Block on Trump's Asylum Ban Upheld by Supreme Court
When I first stumbled upon the case of Mr. Pelullo, the first words that caught my eye were “mafia” and “organized crime.” He had been indicted, along with Nicky Scarfo, Jr. (the son of a convicted crime family boss), in a white-collar mortgage company takeover scheme that had allegedly bilked millions from the public company’s coffers (and by extension, the shareholders).
Plus, he has a blog. Bloggers love blogs.
For someone to be held for years without bail, and for someone with an alleged associate that was reportedly high up in the Philadelphia Lucchese branch of La Cosa Nostra, one would expect to find sleeping fishes and horse heads in the indictment. Even the DOJ's press release screams "mafia movie." After digging deeper, we're a little disappointed.
According to the indictment, Pelullo and Scarfo, Jr. took control of the near-dead First Financial Plus mortgage company in 2007 by threatening the existing management. Shortly thereafter, they allegedly forced First Financial Plus to purchase, in exchange for millions of dollars, companies owned and controlled by the two defendants.
There was no physical harm alleged, no violence, and only a few mentions of two threats (he once threatened litigation) in the indictment. This isn't the stuff of Goodfellas -- it's run-of-the-mill white collar crime.
Pelullo was arrested, indicted, denied bail in 2011, and has since been held in pre-trial detainment. His supplement to his motion for bail makes a few very interesting points. For one, he has no violent criminal history, no convictions for being part of a criminal enterprise, and no documented connection with organized crime whatsoever.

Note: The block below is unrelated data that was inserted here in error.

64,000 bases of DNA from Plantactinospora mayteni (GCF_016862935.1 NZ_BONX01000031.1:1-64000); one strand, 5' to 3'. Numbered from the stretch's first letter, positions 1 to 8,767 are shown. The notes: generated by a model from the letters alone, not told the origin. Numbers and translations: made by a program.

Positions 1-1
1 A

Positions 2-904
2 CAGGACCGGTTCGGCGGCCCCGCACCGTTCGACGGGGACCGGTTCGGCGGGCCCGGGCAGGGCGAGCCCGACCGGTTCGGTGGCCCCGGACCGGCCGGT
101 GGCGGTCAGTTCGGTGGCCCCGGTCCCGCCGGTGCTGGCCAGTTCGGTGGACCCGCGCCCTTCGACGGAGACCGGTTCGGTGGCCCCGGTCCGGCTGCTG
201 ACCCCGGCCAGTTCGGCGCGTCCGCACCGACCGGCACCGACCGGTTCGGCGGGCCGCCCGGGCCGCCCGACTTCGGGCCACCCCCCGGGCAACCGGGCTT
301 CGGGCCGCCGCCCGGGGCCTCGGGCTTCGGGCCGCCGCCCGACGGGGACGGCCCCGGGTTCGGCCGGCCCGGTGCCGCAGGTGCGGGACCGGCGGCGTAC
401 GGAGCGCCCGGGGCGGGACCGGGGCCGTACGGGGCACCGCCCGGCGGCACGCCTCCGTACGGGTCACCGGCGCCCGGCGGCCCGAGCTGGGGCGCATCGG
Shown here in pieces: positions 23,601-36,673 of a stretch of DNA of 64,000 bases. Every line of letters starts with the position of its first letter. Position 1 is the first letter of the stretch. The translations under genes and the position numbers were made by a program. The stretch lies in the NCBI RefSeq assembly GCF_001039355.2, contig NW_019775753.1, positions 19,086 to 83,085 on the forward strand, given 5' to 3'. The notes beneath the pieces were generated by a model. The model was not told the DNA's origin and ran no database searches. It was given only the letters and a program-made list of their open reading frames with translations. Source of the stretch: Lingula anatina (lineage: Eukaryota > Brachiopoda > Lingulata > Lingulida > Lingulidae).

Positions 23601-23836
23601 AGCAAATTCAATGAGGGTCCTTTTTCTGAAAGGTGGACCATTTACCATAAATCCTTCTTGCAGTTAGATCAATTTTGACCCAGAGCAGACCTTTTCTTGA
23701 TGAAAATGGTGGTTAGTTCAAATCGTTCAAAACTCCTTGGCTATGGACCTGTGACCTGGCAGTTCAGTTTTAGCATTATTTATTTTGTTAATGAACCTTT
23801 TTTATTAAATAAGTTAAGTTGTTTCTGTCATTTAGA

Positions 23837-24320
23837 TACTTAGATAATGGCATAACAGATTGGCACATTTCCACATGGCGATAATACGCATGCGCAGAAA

He is being held, presumably, because of fear of flight. One wonders if there are conditions which might allow his release (such as an ankle bracelet) that would allow him to participate meaningfully in his defense. He does, after all, face a mountain of discovery.
There are 18,000 recorded conversations, according to the brief. His attorney is limited to bringing in a few printed documents each time he visits the detainment center. According to Pelullo, there are 30 terabytes of e-discovery to sort though (a single terabyte can hold 10,000 copies of the Encyclopedia Britannica). He does not have access to a computer while in prison either.
Perhaps there is more to this case than what is reflected in the court records. There are, after all, 18,000 recorded conversations, witnesses, and other evidence that won't be addressed until the time of trial (tentatively set for October 2013). Still, how is one supposed to assist in his defense when he's kept in pretrial detention? (Pelullo notes on his blog that his co-defendants have all been released pending trial.)
In the old times of stick 'em up robberies, the evidence was simple: weapon, witnesses, and the defendant's own statements. In white collar fraud cases, with loads of e-discovery, things are much more complicated. It's hard to believe that someone can have a fair trial when they are denied access to the evidence against them.
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